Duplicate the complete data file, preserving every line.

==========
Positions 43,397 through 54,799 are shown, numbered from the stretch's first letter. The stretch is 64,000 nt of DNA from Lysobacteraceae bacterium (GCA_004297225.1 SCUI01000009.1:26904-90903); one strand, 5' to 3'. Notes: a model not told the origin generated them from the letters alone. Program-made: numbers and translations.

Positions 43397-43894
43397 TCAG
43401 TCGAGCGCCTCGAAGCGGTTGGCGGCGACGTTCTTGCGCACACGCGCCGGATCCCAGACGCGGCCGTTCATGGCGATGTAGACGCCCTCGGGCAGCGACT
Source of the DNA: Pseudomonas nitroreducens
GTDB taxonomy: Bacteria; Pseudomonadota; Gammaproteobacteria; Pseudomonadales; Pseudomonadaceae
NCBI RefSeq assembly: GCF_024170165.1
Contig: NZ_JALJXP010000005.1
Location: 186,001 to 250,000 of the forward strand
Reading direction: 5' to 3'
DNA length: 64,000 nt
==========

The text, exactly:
Positions 43,397 through 54,799 are shown, numbered from the stretch's first letter. The stretch is 64,000 nt of DNA from Lysobacteraceae bacterium (GCA_004297225.1 SCUI01000009.1:26904-90903); one strand, 5' to 3'. Notes: a model not told the origin generated them from the letters alone. Program-made: numbers and translations.

Positions 43397-43894
43397 TCAG
43401 TCGAGCGCCTCGAAGCGGTTGGCGGCGACGTTCTTGCGCACACGCGCCGGATCCCAGACGCGGCCGTTCATGGCGATGTAGACGCCCTCGGGCAGCGACT
Source of the DNA: Pseudomonas nitroreducens
GTDB taxonomy: Bacteria; Pseudomonadota; Gammaproteobacteria; Pseudomonadales; Pseudomonadaceae
NCBI RefSeq assembly: GCF_024170165.1
Contig: NZ_JALJXP010000005.1
Location: 186,001 to 250,000 of the forward strand
Reading direction: 5' to 3'
DNA length: 64,000 nt